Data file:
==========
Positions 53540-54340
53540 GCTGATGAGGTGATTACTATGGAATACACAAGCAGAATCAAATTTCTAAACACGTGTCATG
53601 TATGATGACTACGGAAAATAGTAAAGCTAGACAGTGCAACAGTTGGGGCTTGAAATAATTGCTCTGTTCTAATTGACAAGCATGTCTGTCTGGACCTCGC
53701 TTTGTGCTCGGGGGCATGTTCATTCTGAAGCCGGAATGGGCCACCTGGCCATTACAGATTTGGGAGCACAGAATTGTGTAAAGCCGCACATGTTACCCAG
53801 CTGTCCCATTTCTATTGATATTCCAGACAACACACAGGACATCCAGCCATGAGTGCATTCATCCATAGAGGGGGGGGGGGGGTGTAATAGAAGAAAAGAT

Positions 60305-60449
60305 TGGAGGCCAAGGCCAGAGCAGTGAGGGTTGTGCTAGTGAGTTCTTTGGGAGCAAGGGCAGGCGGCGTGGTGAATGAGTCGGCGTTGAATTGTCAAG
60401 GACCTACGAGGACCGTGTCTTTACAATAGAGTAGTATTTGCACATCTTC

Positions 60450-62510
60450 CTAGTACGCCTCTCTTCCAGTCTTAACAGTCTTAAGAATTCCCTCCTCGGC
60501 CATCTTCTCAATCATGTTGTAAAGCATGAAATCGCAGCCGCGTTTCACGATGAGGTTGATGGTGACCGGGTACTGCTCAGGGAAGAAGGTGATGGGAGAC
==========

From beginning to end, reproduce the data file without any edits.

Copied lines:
Positions 53540-54340
53540 GCTGATGAGGTGATTACTATGGAATACACAAGCAGAATCAAATTTCTAAACACGTGTCATG
53601 TATGATGACTACGGAAAATAGTAAAGCTAGACAGTGCAACAGTTGGGGCTTGAAATAATTGCTCTGTTCTAATTGACAAGCATGTCTGTCTGGACCTCGC
53701 TTTGTGCTCGGGGGCATGTTCATTCTGAAGCCGGAATGGGCCACCTGGCCATTACAGATTTGGGAGCACAGAATTGTGTAAAGCCGCACATGTTACCCAG
53801 CTGTCCCATTTCTATTGATATTCCAGACAACACACAGGACATCCAGCCATGAGTGCATTCATCCATAGAGGGGGGGGGGGGGTGTAATAGAAGAAAAGAT

Positions 60305-60449
60305 TGGAGGCCAAGGCCAGAGCAGTGAGGGTTGTGCTAGTGAGTTCTTTGGGAGCAAGGGCAGGCGGCGTGGTGAATGAGTCGGCGTTGAATTGTCAAG
60401 GACCTACGAGGACCGTGTCTTTACAATAGAGTAGTATTTGCACATCTTC

Positions 60450-62510
60450 CTAGTACGCCTCTCTTCCAGTCTTAACAGTCTTAAGAATTCCCTCCTCGGC
60501 CATCTTCTCAATCATGTTGTAAAGCATGAAATCGCAGCCGCGTTTCACGATGAGGTTGATGGTGACCGGGTACTGCTCAGGGAAGAAGGTGATGGGAGAC